There is no single vendor strategy in this new cloud world. IT is based on multiple SaaS, PaaS and IaaS services linked to legacy services in the private cloud and numerous endpoints (SaaS, Mobile, IOT). There is a huge demand towards integrators in the brave new world that is mainly driven by “time to market”. The main questions are around service interconnectivity and security. How can I integrate the existing information in my enterprise with external platforms in a defined and secure way? How do I manage and secure Identity and Access between People, Devices, Things and APIs? How do I build an API gateway that allows my Enterprise to define the communication between internal and external services? How do I secure the network access to my extended Enterprise environment that might be running in Google, Amazon or Azure?


With regards to the “Connectivity Benchmark Report - The State of Digital Transformation and APIs May 2016” that was produced for Mulesoft, organizations have fully bought into the importance of an API strategy. 90% say they either have an API strategy or will have one in place by the end of the year. 94% even say they are realizing major benefits from that API strategy. To improve business agility and TTM, IT must evolve into a self-service platform with reusable data assets. A new IT operating model empowers line-of-business users (LOBs) to self-serve IT. Product Managers are able to steer offshore development companies and decide on product features. Having the data in enterprise backend systems, the key is to use APIs to open up data and deliver reusable assets that accelerate digital transformation. These APIs allow organizations to build application networks with reusable assets. Important is that the platform ensures rapid iteration of API’s while ensuring stability and control. That platform has to unlock valuable data while maintaining security and governance while delivering reusable assets and templates for application management, logging, security and error handling that comply with IT security and governance. The API gateway is therefore a strategic decision for every company.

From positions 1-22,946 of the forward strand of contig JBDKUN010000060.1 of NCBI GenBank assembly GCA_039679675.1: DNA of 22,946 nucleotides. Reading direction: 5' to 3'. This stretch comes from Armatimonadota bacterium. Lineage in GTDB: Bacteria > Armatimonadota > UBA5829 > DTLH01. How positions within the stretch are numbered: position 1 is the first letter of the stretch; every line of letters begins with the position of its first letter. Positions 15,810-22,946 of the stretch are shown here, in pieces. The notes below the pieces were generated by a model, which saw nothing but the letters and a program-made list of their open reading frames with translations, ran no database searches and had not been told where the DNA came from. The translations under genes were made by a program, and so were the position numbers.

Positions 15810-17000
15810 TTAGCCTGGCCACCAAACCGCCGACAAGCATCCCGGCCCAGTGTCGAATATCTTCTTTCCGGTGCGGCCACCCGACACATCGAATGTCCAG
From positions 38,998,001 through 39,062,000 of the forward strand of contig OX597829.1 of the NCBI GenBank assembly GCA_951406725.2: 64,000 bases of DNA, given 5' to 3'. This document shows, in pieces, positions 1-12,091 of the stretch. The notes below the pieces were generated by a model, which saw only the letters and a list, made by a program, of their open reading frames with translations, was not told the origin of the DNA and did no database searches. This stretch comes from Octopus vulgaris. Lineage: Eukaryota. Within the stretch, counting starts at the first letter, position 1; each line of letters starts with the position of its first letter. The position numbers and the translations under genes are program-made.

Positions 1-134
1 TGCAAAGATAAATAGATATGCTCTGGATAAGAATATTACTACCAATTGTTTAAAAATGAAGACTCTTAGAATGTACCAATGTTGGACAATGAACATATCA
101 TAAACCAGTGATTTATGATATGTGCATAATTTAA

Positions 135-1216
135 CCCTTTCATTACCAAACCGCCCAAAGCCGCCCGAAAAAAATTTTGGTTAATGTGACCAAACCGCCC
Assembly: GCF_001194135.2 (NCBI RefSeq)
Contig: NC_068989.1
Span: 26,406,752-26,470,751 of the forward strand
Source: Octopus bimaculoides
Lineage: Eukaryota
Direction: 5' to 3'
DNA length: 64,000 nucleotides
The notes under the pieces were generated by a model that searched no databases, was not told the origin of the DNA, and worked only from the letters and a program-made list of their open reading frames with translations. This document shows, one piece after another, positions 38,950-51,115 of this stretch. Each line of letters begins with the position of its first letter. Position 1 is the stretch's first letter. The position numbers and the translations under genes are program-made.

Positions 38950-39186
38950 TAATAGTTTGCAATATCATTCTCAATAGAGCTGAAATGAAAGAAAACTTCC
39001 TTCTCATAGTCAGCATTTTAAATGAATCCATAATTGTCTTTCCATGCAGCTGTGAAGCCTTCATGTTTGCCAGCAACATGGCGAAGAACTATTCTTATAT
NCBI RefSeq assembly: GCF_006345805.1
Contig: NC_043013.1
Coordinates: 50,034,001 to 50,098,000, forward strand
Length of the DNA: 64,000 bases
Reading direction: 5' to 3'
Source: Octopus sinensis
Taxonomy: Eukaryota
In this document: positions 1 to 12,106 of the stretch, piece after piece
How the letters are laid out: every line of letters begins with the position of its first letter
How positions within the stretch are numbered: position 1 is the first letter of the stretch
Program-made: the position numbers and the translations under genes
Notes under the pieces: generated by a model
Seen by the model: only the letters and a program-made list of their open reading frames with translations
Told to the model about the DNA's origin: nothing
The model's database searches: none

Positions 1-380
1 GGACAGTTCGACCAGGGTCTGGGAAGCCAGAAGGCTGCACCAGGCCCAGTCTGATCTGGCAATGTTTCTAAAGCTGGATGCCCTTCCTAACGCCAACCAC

Dimension Data did as part of its own digital transformation make that transition from a System Integrator towards an Integrator on Services level. While maintaining the leadership in Next Generation Datacenter, Cybersecurity and Network/Collaboration services, we heavily invested to support our clients in their digital transformation by signing new partnership agreements and building up competencies in the following areas:


- VMware Cloud

- Microsoft Office 365 and Azure

- AWS ServiceNow

- Mulesoft